OCR Interpretation

The day book. (Chicago, Ill.) 1911-1917, March 05, 1913, Image 14

Image and text provided by University of Illinois at Urbana-Champaign Library, Urbana, IL

Persistent link: http://chroniclingamerica.loc.gov/lccn/sn83045487/1913-03-05/ed-1/seq-14/

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self one day when she ought to
have been studying her lesson. It
wasfound in one of her old school
books sold to a second hand
book dealer in New York city.
From anvjexammatjon of Nellie's
school books Tt is easily seen that
sh"e was just like the 1913 type of
Maybe she whispered, too, and
made fun of her "teacher! In one
of her books she drew a picture
of her teacher, saying: "Come!
Pick up that!" Nellie's books
have scraps-of conversation that
show she found it necessary to
tell her schoolmates some things,
when it was too dangerous to
whisper. On the fly-leaves.offhe
books are well drawn pictures of
playmates and teachers. Scrib
bled here and theresare Nellie's
chums' names and their nick
names. Elizabeth Robinson was "Min,"
"Bishy," "Kitty," "Liz."
Katherine Duffield was "Plus,"
"Kate," "Scrambled Eggs."
Elizabeth Hibbeh was "Squeal
er;" "Biffins," "Betty."
Elizabeth Duffield was "Duff,"
"Tough," "Div." y
Nellie herself was "Rad," "En
glish Breakfast Tea,'' and just
plain "Nell.'
On one page "Bishy" Robin
son's name and another's, care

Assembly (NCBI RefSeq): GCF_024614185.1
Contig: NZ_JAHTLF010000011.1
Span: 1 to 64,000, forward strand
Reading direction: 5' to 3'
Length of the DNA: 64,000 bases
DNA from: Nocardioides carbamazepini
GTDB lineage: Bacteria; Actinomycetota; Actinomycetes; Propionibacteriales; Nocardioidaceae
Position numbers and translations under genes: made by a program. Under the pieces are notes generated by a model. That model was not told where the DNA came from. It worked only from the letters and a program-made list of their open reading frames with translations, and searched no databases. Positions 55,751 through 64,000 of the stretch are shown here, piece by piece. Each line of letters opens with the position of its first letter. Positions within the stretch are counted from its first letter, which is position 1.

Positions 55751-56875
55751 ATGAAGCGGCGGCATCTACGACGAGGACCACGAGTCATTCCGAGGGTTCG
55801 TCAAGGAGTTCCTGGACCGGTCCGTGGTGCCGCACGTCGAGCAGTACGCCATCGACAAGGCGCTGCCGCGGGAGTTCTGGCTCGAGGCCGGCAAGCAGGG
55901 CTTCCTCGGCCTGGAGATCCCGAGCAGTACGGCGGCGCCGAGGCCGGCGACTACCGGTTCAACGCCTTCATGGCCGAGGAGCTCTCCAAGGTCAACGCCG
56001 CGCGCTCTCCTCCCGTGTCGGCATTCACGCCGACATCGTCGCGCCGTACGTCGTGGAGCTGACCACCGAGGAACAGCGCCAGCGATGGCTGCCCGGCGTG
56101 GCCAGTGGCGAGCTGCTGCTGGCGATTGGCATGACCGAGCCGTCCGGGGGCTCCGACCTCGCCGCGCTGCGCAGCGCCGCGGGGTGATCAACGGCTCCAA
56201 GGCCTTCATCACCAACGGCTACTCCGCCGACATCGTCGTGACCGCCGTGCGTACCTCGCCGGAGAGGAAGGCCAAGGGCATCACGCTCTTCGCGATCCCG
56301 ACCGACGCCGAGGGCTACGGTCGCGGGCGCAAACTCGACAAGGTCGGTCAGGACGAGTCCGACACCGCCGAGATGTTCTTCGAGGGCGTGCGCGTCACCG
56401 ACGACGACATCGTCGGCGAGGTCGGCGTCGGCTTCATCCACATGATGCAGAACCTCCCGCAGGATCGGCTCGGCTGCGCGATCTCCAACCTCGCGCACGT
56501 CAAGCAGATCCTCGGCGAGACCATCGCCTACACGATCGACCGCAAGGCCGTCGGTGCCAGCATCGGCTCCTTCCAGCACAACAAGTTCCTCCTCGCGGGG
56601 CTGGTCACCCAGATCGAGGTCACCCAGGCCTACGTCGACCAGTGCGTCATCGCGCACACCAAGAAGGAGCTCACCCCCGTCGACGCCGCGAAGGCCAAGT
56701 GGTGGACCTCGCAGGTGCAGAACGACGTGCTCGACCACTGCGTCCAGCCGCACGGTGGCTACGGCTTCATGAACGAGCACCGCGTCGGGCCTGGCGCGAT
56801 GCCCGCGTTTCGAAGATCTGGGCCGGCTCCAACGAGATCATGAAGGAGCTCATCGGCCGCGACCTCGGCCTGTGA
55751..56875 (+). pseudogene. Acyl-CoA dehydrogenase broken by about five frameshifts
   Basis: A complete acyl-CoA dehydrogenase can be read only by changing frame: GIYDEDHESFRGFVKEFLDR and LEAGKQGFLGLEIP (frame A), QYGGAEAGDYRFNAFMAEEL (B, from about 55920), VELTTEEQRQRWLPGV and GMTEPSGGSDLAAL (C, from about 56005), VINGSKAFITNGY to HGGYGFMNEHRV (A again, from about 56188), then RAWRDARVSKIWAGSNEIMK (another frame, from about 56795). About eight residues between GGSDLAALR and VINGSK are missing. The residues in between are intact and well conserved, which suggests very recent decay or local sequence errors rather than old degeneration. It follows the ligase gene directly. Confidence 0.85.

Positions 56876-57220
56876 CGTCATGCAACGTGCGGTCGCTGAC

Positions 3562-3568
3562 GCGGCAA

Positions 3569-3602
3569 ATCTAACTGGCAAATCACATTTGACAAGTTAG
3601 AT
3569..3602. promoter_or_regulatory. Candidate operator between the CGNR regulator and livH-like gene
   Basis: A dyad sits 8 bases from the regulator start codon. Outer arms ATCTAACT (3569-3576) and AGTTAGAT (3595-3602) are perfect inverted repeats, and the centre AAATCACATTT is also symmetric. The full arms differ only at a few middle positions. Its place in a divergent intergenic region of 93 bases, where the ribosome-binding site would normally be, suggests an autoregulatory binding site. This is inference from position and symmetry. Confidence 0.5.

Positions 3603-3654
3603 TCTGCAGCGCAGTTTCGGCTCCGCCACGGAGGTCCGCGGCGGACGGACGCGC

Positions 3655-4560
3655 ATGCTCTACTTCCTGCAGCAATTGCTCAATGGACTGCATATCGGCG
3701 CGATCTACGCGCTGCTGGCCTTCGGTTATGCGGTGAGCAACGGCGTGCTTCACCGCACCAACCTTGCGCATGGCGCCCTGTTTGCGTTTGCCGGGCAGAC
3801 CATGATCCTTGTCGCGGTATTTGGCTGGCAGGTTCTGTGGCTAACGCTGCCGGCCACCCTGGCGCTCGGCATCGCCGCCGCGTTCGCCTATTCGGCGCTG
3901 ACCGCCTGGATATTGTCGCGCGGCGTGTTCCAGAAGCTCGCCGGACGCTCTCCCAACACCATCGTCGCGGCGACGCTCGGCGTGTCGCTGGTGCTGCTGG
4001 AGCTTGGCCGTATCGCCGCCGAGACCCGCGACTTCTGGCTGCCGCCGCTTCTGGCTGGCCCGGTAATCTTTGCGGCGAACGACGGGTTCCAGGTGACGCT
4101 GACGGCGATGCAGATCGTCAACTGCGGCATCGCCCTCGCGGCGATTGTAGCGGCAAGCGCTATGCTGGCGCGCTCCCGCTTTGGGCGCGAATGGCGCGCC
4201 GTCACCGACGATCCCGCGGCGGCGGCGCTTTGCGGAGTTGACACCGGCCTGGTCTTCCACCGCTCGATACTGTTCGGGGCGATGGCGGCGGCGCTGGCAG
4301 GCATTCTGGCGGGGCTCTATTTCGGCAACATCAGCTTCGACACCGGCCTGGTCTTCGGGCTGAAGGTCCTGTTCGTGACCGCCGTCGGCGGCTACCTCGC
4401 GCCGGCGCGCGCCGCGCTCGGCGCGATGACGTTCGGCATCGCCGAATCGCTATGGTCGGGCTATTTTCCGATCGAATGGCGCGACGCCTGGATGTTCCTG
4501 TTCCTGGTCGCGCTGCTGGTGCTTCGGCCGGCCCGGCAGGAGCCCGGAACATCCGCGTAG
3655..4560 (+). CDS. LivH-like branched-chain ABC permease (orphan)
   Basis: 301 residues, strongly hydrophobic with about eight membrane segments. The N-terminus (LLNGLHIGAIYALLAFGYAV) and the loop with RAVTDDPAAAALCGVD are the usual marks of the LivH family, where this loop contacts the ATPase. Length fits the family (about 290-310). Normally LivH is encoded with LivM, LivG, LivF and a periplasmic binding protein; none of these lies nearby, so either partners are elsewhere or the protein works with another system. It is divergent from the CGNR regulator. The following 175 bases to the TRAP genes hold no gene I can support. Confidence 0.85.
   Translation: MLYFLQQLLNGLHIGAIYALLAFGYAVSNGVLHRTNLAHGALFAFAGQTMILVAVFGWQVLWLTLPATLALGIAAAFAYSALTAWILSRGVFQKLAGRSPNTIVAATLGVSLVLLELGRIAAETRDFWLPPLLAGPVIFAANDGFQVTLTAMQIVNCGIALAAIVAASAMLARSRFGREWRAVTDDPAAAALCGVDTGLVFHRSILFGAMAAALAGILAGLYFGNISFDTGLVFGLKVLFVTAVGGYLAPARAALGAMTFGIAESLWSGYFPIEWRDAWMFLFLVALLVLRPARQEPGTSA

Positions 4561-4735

fully erased afterwards, were,
linked with the word "love." An
other name, also painstakingly
erased, was followed with the
word "hatred."
Wonder what Nellie's pa, the
dignified, stern- college professor,
said- -wjien -he saw. jiojgiiis .little
y - -
daughter had scribbled up her
school books ?" Probably held the
book up so Nellie couldn't seehim
smile and scolded something
.awful justas dads do today, did
yesterday and will go. on- doing
as long as there are little school
girls with pencils artd, schQol
books. .
PcesidentWilson is firrhly con
vinced that the public opinion of
the UnitedStates comes, hot from
the congested cities where people
are too busy to think,' but from
the- rural districts,- the country
churches, the cross-roads store
and other places where men sit
down together and "lay their
minds alongside each other."
"The breadth of view of the
habitual city dweller is:well illus
trated," he said, "by theldy who
had lived in a New York "hotel all
her life, but-went once to. a farm
for a week's visit. When she (re
turned her friends in the hotel
.asked her if she had seen any
thing interesting on the farm-.
" 'Oh, yes,' she exclaimed, 'lots
of things, but the most interest
ing of all was to'hear the farm
hands go. out in the pasture in the
evening and .page" the- cows. "

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